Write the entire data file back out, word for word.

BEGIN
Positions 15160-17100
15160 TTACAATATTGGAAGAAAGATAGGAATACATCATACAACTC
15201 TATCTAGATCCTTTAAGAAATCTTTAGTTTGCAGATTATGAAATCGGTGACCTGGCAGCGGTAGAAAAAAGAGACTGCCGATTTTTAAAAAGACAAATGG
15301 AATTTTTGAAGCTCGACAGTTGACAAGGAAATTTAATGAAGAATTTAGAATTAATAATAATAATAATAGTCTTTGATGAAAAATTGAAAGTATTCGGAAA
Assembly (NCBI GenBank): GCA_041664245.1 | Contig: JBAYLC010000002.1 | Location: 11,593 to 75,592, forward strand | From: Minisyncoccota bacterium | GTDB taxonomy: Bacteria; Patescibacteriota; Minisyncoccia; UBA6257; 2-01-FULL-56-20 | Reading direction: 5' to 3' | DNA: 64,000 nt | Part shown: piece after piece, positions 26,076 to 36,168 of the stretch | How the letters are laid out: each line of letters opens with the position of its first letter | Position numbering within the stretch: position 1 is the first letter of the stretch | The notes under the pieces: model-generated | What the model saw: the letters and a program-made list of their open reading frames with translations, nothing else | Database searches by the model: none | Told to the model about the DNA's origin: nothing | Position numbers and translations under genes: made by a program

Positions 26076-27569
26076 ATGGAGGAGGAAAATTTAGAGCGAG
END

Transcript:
Positions 15160-17100
15160 TTACAATATTGGAAGAAAGATAGGAATACATCATACAACTC
15201 TATCTAGATCCTTTAAGAAATCTTTAGTTTGCAGATTATGAAATCGGTGACCTGGCAGCGGTAGAAAAAAGAGACTGCCGATTTTTAAAAAGACAAATGG
15301 AATTTTTGAAGCTCGACAGTTGACAAGGAAATTTAATGAAGAATTTAGAATTAATAATAATAATAATAGTCTTTGATGAAAAATTGAAAGTATTCGGAAA
Assembly (NCBI GenBank): GCA_041664245.1 | Contig: JBAYLC010000002.1 | Location: 11,593 to 75,592, forward strand | From: Minisyncoccota bacterium | GTDB taxonomy: Bacteria; Patescibacteriota; Minisyncoccia; UBA6257; 2-01-FULL-56-20 | Reading direction: 5' to 3' | DNA: 64,000 nt | Part shown: piece after piece, positions 26,076 to 36,168 of the stretch | How the letters are laid out: each line of letters opens with the position of its first letter | Position numbering within the stretch: position 1 is the first letter of the stretch | The notes under the pieces: model-generated | What the model saw: the letters and a program-made list of their open reading frames with translations, nothing else | Database searches by the model: none | Told to the model about the DNA's origin: nothing | Position numbers and translations under genes: made by a program

Positions 26076-27569
26076 ATGGAGGAGGAAAATTTAGAGCGAG